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Research Guides

APS111: Engineering Strategies & Practice (2019)

Client needs, gaps and scopes

The information needed to provide support/evidence for or to understand client "needs", "gaps" in the world and project "scope" are all different types of information. You may need to look for this information in different locations. Below are some suggested places to start your searches. This is not an exhaustive list of all possible places to look. If you are struggling to find information, please see the "Getting help!" tab on the left.

Information for identifying client 'needs'

Engineers need to understand client 'needs" to provide a good basis for the design process. Searching for information on client "needs" is an important skill that the professional engineer needs to develop to create useful engineering solutions for their clients. You may not be a member of the community or user group you are designing for and therefore need to do some background research to develop a better understanding. This type of research may require a comprehensive search using a variety of sources including scholarly, academic, technical AND non-scholarly.

General background information can be found in books through the library catalogue. You can search for articles, books and other items in the catalogue. You can also find general technical information in the engineering technology eBook platform Knovel.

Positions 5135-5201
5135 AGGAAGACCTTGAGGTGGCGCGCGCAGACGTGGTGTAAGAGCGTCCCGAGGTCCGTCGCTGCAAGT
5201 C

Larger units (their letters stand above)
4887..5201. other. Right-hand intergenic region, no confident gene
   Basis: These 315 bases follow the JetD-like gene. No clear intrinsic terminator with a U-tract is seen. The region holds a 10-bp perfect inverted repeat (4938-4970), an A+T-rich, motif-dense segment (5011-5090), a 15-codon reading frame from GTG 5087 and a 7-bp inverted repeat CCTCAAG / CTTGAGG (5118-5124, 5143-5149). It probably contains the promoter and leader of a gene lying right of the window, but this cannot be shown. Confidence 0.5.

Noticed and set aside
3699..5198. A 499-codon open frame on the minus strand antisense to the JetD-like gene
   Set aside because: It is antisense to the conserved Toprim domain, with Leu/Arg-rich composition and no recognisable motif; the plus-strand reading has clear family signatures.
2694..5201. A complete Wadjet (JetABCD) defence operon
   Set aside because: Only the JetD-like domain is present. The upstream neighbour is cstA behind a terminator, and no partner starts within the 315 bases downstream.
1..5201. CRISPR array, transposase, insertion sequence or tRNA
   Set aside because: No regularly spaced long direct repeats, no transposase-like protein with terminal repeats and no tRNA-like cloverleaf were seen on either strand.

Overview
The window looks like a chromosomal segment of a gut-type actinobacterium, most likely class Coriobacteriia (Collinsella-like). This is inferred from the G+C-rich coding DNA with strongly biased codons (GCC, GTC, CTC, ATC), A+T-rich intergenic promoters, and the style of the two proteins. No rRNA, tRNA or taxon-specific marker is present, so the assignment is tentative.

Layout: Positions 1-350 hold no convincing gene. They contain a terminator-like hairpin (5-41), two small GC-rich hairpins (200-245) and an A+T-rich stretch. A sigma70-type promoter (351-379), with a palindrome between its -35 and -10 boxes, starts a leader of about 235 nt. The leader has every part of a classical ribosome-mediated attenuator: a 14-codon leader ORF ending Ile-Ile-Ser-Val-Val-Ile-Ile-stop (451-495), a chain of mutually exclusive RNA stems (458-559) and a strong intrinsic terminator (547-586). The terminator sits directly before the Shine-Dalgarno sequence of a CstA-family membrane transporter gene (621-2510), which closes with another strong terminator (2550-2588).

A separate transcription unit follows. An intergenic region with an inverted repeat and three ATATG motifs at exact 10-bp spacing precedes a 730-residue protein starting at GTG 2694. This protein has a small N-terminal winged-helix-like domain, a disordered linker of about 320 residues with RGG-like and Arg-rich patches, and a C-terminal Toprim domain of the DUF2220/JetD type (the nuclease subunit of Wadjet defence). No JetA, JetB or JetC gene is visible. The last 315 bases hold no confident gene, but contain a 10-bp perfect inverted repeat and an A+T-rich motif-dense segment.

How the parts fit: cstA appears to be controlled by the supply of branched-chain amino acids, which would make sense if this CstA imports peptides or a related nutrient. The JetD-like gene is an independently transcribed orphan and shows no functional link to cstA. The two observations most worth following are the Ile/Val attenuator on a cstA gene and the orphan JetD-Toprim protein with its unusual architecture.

Reports, data, maps and surveys can also be useful places to help you better understand the community. These can include government publications, census data, market research, industry research, etc. The guides below are good starting points for finding this type of information. In addition, you can search for information using the Map & Data Library at  U of T or visit in person with questions.

Government information and reports can also be found in an open web search. Remember to be especially thorough when checking the credibility of items found in web searches using something like the CRAAP test. Below are some tips for finding more reliable webpages:

  • use webpages that cite their sources
  • avoid citing commercial webpages or ones with a lot of ads
  • look for reliable sources with URLs that end with: .org (non-profit), .edu (educational institutions), or .gov (government)

There may be some information on your community in non-technical scholarly sources. You can search for articles in the library catalogue or through one of the databases suggested below:

While newspaper articles can be found on the open web, you may need to pay a subscription fee to read the articles. Use the guide below to access newspaper databases through the library.